- Fluoride is dominant in K-feldspar-rich granitoid and hornblende-biotite granitoid.
- Almost 61% of the samples from the Vea catchment are contaminated with fluoride.
- Groundwater is supersaturated with respect to albite due to silicate weathering.
- Silicate weathering, ion exchange, and alkaline pH control fluoride enrichment.
- Stable isotopes indicate meteoric origin with an evaporative effect for groundwater.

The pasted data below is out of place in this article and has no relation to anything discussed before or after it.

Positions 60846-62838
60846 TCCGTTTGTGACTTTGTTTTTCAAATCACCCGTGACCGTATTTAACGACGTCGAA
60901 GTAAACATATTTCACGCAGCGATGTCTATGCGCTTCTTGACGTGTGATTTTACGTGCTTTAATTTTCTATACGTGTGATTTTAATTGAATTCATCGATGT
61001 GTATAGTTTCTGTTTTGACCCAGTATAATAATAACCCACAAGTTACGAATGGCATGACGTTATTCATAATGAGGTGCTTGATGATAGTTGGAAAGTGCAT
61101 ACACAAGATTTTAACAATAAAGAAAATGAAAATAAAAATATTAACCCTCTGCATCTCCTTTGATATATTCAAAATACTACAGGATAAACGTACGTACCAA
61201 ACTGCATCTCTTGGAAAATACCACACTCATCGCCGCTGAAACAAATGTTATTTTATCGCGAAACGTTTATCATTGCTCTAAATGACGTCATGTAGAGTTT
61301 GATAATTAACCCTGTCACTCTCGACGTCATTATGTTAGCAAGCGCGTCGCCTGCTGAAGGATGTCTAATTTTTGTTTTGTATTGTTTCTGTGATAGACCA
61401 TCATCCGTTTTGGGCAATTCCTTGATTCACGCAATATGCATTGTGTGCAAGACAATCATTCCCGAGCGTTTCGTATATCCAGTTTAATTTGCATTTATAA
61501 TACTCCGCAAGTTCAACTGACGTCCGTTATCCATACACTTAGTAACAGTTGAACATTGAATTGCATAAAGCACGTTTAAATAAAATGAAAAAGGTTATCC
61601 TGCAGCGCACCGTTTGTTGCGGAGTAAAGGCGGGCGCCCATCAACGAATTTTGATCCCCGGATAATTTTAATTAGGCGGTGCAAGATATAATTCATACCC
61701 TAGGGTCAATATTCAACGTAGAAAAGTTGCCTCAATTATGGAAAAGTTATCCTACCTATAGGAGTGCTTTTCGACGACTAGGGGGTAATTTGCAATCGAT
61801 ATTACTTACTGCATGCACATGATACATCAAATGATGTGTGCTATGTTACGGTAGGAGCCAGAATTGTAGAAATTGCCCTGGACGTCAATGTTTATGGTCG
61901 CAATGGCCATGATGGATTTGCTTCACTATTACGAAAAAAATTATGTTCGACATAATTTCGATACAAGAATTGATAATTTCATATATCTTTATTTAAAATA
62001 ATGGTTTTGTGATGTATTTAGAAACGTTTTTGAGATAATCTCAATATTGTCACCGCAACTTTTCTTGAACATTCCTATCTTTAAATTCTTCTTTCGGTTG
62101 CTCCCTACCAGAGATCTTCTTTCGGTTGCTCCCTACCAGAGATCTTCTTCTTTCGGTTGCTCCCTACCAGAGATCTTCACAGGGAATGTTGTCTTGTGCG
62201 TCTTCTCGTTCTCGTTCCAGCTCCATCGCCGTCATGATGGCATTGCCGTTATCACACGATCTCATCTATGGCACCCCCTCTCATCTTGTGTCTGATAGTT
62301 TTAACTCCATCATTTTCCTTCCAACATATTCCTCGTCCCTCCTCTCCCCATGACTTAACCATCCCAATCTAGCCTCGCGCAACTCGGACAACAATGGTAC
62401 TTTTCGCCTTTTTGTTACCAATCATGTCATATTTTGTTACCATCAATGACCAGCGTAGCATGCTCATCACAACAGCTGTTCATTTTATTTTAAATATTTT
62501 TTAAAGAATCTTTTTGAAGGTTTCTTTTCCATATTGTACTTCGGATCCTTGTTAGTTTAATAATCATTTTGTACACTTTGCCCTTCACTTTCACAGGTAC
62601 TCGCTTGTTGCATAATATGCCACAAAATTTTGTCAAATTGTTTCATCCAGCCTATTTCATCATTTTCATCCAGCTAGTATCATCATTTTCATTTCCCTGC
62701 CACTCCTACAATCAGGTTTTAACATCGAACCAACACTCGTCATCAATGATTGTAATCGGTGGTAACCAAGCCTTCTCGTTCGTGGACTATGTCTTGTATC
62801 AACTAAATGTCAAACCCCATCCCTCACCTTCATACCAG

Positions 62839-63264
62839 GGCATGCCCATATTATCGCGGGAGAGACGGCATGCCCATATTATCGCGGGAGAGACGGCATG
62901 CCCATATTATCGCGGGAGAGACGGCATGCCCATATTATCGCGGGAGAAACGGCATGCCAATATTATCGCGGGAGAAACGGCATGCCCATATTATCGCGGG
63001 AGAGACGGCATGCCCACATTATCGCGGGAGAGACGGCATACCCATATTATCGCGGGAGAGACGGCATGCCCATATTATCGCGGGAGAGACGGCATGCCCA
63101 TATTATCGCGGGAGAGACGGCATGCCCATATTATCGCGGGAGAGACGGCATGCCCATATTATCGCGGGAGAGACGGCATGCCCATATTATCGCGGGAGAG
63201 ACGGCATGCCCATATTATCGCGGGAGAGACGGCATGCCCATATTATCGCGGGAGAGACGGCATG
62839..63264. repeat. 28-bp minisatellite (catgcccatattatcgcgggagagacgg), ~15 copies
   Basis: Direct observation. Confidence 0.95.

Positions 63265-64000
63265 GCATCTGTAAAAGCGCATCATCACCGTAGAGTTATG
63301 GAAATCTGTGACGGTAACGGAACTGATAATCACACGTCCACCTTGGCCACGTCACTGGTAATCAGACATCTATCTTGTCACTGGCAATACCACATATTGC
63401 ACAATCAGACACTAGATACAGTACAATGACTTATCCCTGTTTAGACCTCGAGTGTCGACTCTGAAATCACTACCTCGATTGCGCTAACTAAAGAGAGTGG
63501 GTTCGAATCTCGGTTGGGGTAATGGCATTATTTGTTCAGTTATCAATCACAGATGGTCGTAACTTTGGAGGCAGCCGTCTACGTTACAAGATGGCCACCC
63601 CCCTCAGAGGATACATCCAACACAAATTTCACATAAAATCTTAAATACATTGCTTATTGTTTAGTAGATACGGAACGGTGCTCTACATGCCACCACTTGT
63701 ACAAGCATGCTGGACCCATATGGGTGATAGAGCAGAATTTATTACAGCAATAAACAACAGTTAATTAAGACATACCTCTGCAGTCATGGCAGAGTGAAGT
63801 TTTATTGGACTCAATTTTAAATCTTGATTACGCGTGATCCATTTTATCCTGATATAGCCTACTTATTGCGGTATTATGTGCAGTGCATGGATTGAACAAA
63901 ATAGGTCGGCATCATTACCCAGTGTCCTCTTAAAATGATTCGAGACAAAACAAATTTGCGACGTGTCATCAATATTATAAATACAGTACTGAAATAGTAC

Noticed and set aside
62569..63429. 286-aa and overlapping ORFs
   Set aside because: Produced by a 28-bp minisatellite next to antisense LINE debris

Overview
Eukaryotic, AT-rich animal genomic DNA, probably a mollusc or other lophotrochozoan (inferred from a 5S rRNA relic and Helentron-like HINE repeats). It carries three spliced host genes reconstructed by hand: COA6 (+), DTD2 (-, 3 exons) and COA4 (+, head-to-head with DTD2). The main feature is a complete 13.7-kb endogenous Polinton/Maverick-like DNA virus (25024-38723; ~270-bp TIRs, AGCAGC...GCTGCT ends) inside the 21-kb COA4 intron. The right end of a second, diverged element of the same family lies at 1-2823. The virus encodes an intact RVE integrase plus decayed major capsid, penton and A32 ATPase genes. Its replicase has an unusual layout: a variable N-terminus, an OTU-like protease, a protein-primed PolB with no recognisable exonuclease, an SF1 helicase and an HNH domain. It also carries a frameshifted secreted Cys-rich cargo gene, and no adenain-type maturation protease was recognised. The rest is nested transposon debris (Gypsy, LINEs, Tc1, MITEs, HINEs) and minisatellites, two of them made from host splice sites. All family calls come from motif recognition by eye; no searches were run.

Groundwater consumption is considered as a major exposure route to fluoride in humans. Therefore, this study unraveled the sources and sinks of groundwater fluoride in the Vea catchment of northeastern Ghana using an integration of litho-petrography, hydrogeochemical analysis, multivariate statistical analysis, and stable isotope analysis. In this regard, 70 groundwater samples were collected from boreholes and analyzed for major ions and stable isotopes using standard procedures whilst 10 rock samples were collected from the crystalline basement rocks of the Birimian Supergroup and used for the petrographic studies. The petrographic results revealed the dominance of quartz, microcline, plagioclase (albite), biotite, muscovite and hornblende in the lithological units. The order of dominance of fluoride in the various lithologies is K-feldspar-rich granitoid > hornblende-biotite granitoid > basaltic flow > hornblende-biotite tonalite > hornblende biotite granodiorite > biotite granitoid. The groundwater fluoride concentrations varied from 0.35 to 3.95 mg/L with a mean concentration of 1.68 mg/L. Almost 61% of the samples have fluoride concentrations above the World Health Organization’s maximum permissible limit of 1.5 mg/L. Groundwater is supersaturated with respect to albite due to silicate weathering and undersaturated with respect to fluorite and calcite. This enhanced ion exchange and fluoride mobilization in the groundwater from progressive calcite precipitation. The fluoride concentrations show positive correlations with Na+, Mg2+, HCO3?, and SO42?, confirming that fluoride enrichment is due to silicate weathering and ion exchange reactions. The ?18O and ?2H values with respect to V-SMOW vary between ?4.15 and ?2.75‰ and ?22.49 and ?13.74‰, respectively suggesting considerable isotopic variation of the groundwater. Enriched isotopic composition is observed with low fluoride concentration whilst depleted isotopic composition is observed with a higher concentration of fluoride in groundwater. The stable isotopic compositions of the groundwater also indicated meteoric origin with an evaporative effect, which partly influences the groundwater chemistry.
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